Manuel Barrueco

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Manuel Barrueco (pronounced Mah-noo-éhl Bah-roo-éh-koh) (born 1952) is a Cuban classical guitarist. During three decades of concertizing, he has performed across the United Sates from the New World Symphony in Miami to the Seattle Symphony, and from the Hollywood Bowl with the Los Angeles Philharmonic to New York’s Lincoln Center.

At the age of 22, he became the first classical guitarist to receive the Concert Artists Guild Award in 1974, attesting to the fact that before him, guitar music hadn't been universally accepted in classical music in the USA. Whereas, Segovia had blazed the trail in Europe in the 20th century, followed by the likes of Julian Bream and John Williams.

His first recordings aroused excitement about his skills and musical interpretation. Ever since, Barrueco has toured extensively, appearing in some of the world's most important musical centers, including New York, Los Angeles, Chicago, London, Munich, Madrid, Barcelona, Milan, Rome, Copenhagen, Athens, South Korea, Taipei, Singapore, Hong Kong, and Japan.

Manuel Barrueco has made well over a dozen recordings for EMI. This included the 2006 album, ¡Cuba!, was called "an extraordinary musical achievement" by the San Francisco Chronicle,[citation needed] while his recording of Joaquín Rodrigo's Concierto de Aranjuez with conductor/tenor Plácido Domingo and the Philharmonia Orchestra, was mentioned as the best recording of that piece in Classic CD Magazine. His Nylon & Steel, is a collection of duos with guitar greats: Al Di Meola, Steve Morse (Deep Purple), and Andy Summers (The Police), further demonstrating Barrueco's outstanding versatility and imaginative programming. In the spring of 2006, Concierto Barroco was released by EMI in Europe and Koch International in the United States, containing world premiere recordings of new works for guitar and orchestra by Roberto Sierra and Arvo Pärt, as well as two guitar concertos by Antonio Vivaldi.

In 2007 Manuel Barrueco received a Grammy nomination for the “Best Instrumental Soloist Performance” for his "Solo Piazzolla", which was the first recording to be released on the exclusive Manuel Barrueco Collection on Tonar Music. "Tango Sensations" and "Sounds of the Americas" came out subsequently in collaboration with the Cuarteto Latinoamericano, the latter received a Latin Grammy Award for “Inca Dances” by Gabriela Lena Frank for “Best Classical Contemporary Composition.” "Virtuoso Guitar Duos" was released in 2009 and includes the most breathtaking guitar duos from the Spanish and Latin-American repertoire. In 2010 he released a solo recording, "Tárrega!", which includes works and arrangements of the Spanish composer Francisco Tárrega and which received a Latin Grammy nomination for “Best Classical Album.” His latest release "Chaconne–A Baroque Recital" came out in 2012.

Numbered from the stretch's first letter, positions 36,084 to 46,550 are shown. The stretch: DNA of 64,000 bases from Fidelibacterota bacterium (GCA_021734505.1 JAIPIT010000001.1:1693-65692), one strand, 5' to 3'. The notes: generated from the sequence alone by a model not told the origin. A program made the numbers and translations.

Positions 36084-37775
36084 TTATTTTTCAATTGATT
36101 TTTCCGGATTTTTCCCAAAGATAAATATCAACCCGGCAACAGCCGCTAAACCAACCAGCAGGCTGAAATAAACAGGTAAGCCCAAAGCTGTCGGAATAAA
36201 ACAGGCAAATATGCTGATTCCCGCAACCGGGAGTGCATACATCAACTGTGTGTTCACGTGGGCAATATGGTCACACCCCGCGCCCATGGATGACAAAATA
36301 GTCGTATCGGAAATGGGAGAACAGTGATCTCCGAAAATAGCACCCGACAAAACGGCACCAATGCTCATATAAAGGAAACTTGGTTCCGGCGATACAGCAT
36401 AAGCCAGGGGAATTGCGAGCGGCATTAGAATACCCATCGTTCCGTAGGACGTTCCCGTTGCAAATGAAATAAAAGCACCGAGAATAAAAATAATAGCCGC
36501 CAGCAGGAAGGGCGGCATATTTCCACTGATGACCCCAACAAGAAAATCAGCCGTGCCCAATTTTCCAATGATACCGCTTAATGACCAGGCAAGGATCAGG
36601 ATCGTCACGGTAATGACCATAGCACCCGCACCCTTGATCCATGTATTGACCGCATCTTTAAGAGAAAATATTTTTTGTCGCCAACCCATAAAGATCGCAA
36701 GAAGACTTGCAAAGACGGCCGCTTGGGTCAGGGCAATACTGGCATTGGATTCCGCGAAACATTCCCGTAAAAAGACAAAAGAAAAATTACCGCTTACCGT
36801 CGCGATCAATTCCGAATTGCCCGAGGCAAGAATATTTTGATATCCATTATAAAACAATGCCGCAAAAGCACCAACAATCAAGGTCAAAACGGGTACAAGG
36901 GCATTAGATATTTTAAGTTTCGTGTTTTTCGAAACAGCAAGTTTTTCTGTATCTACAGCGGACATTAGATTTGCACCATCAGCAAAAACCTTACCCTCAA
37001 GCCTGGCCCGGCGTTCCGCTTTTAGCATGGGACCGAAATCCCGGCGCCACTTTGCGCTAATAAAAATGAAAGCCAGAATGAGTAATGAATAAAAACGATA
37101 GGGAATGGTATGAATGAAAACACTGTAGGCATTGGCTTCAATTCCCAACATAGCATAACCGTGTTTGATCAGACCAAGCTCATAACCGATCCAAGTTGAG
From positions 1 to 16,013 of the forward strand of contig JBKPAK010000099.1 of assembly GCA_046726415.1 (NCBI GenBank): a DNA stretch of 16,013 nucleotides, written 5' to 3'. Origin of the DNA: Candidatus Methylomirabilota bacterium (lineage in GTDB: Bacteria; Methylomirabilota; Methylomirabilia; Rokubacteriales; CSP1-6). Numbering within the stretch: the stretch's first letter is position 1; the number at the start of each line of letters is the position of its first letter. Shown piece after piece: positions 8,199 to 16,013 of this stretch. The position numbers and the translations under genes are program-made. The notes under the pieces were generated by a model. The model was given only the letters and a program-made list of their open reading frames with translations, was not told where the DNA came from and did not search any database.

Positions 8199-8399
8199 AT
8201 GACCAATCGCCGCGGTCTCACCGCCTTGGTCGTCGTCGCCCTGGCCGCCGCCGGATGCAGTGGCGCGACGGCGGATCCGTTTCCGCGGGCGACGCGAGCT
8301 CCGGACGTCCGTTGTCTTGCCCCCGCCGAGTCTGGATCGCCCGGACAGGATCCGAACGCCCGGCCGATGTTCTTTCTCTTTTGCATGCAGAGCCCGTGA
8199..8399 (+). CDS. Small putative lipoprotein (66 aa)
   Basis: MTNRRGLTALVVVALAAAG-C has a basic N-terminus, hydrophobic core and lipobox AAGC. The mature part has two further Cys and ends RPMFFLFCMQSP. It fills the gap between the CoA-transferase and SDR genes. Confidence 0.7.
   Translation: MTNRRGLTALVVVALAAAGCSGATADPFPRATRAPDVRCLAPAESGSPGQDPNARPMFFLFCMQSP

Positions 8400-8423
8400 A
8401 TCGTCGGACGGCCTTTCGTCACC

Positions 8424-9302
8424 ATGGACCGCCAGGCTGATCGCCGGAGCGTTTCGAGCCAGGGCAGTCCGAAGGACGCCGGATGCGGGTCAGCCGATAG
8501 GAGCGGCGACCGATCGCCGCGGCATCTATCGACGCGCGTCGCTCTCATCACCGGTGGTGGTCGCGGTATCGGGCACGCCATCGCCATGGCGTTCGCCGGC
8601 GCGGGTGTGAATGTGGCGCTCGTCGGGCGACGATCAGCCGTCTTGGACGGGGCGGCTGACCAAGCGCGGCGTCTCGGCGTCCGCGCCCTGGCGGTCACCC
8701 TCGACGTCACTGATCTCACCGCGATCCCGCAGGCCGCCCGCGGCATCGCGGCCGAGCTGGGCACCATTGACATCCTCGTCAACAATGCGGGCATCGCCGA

In October 2013 he released "Medea", which includes Barrueco’s arrangement of the ballet by flamenco guitarist/composer Manolo Sanlúcar recorded with the Tenerife Symphony Orchestra and Víctor Pablo Pérez conducting, and in May 2014 he released "China West", a recording of guitar trios in collaboration with his protégés, the Beijing Guitar Duo (Meng Su & Yameng Wang).

Barrueco's commitment to contemporary music and to the expansion of the guitar repertoire has led him to collaborations with many distinguished composers such as Steven Stucky, Michael Daugherty, Roberto Sierra, Arvo Pärt, Jonathan Leshnoff, Gabriela Lena Frank, Dmitri Yanov-Yanovsky, and Toru Takemitsu, whose last orchestral work Spectral Canticle was a double concerto written specifically for Manuel Barrueco and violinist Frank Peter Zimmerman.

His performances have been broadcast by television stations such as NHK in Japan, Bayerischer Rundfunk in Germany, and RTVE in Spain. In the United States, he has been featured in a Lexus car commercial, on CBS Sunday Morning, A&E's Breakfast with the Arts, and Mister Rogers' Neighborhood. A one-hour documentary portrait, Manuel Barrueco: A Gift and a Life,[1] was produced in 2006. It includes several performances and interviews, in one of which he reminisces over his childhood years in Cuba, and pledges never to return until the present communist regime has come to an end.

Manuel Barrueco began playing the guitar at the age of eight, and he attended the Esteban Salas Conservatory in his native Cuba. He immigrated with his family to the United States in 1967 as political refugees. Later, he completed his advanced studies at the Peabody Conservatory of Music, where he now shares his love for music with a small number of exceptionally gifted young guitarists from all over the world.

Awards[edit]

In 2012 Barrueco was named a Fontanals Fellow of United States Artists.[2]

References[edit]

External links[edit]

Interviews and Forum Activity[edit]